Bin Laden 311 (R).
(photo credit: REUTERS)
LOS ANGELES - Osama bin Laden's death is blockbuster news for Hollywood, whose attempts to dramatize the wars in Iraq and Afghanistan have largely bombed.
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Instead of churning out little-seen films about death and destruction wrought upon civilians and military personnel, the studios can now tap into resurgent American pride with movies about the hunt for the world's most wanted man.
If only John Wayne were still alive or Arnold Schwarzenegger were younger to star in a gung-ho film about the daring strike by dashing Navy SEAL operatives on a compound in suburban Pakistan. Picture "Black Hawk Down" with a happier ending, or "Die Hard" in Islamabad.
Coincidentally, the Oscar-winning director of "The Hurt Locker" -- an
Iraq war film that earned just $17 million at the box office -- has a
chance to reach a wider audience with an aptly named follow-up, "Kill
According to entertainment news Web site Deadline.com, Kathryn Bigelow
and her "Hurt Locker" screenwriter Mark Boal have been working for some
time on their project about an earlier, unsuccessful mission to nab bin
Details about the film's plot were sketchy, Deadline reported, but the
filmmakers will likely need to rework the script to take into account
real-life developments. A spokeswoman for Bigelow said she was not
Television will likely rush out a few quick movies if history is any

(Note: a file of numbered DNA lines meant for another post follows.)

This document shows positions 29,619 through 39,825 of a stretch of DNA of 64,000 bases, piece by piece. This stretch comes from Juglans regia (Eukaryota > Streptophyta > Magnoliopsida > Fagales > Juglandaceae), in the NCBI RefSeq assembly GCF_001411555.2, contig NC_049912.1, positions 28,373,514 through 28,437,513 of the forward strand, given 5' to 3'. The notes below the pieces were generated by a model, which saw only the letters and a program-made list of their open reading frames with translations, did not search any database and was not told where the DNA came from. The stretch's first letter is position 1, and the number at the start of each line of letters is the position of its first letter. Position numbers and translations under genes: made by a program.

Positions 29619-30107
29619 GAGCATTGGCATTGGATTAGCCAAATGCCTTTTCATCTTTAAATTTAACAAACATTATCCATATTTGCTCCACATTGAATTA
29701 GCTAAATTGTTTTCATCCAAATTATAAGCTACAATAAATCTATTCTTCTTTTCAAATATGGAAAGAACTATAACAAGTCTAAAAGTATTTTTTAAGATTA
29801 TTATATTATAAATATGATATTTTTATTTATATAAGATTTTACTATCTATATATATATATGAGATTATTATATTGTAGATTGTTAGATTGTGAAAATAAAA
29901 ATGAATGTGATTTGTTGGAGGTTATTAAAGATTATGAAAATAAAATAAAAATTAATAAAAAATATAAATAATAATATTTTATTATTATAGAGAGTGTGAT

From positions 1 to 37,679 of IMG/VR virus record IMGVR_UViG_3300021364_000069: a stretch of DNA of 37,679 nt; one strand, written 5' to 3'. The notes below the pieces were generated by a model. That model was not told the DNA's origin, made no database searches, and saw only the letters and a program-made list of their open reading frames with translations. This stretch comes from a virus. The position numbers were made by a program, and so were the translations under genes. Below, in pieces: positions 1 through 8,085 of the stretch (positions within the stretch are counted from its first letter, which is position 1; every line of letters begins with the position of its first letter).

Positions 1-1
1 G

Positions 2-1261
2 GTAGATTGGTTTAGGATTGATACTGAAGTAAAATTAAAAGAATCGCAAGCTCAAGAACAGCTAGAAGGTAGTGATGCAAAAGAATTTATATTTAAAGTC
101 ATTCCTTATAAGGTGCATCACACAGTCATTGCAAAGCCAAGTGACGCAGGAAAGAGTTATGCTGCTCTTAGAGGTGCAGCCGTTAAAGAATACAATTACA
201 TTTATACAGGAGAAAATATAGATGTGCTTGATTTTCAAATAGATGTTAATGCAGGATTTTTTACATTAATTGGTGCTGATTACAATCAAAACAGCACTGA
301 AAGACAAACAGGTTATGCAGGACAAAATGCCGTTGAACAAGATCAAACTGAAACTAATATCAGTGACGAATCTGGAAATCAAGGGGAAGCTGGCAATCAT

guide. Within six months of the successful Israeli hostage rescue
mission in Uganda in 1976, two television movies had been broadcast. The
rescue of US soldier Jessica Lynch by Special Operations forces in Iraq
also got a similarly quick turnaround time in 2003.
The Navy SEALs -- short for Sea, Air and Land -- were notably depicted
in a 1990 action thriller of the same name starring Charlie Sheen.
The film's director, Lewis Teague, told Reuters that a new movie should
be similar to "United 93," a semi-factual real-time depiction of events
aboard one of the ill-fated 9/11 flights, or to "Touching the Void,"
which blended documentary footage and recreations to show a
Ideally, the filmmakers should get full cooperation from the Navy SEALs,
especially since Teague said they videotape all their operations.
And don't forget a few good jokes, said Teague, a Middle East expert who
spent about a year working closely with Navy SEALs in San Diego on his
"I would definitely do it with humor," he said. "It takes a very
peculiar character to be a Navy SEAL -- courage, stamina, dark humor, a
witch's brew of a warrior's mentality."
Can't wait for the film? How about the book? In another strange-but-true
coincidence, former Navy SEAL sniper Howard Wasdin is bringing forward
the publication of his memoir by two weeks to next week.
"Seal Team Six" is about Wasdin's Navy SEAL training and his service in
Somalia during the 1990s. Even though the book has nothing to do with
bin Laden, Hollywood studios barraged Wasdin's agent on Monday.
"This story is really on everyone in Hollywood's mind right now so it is
probably going to be a race about who can do this type of story," Scott
Miller told Reuters.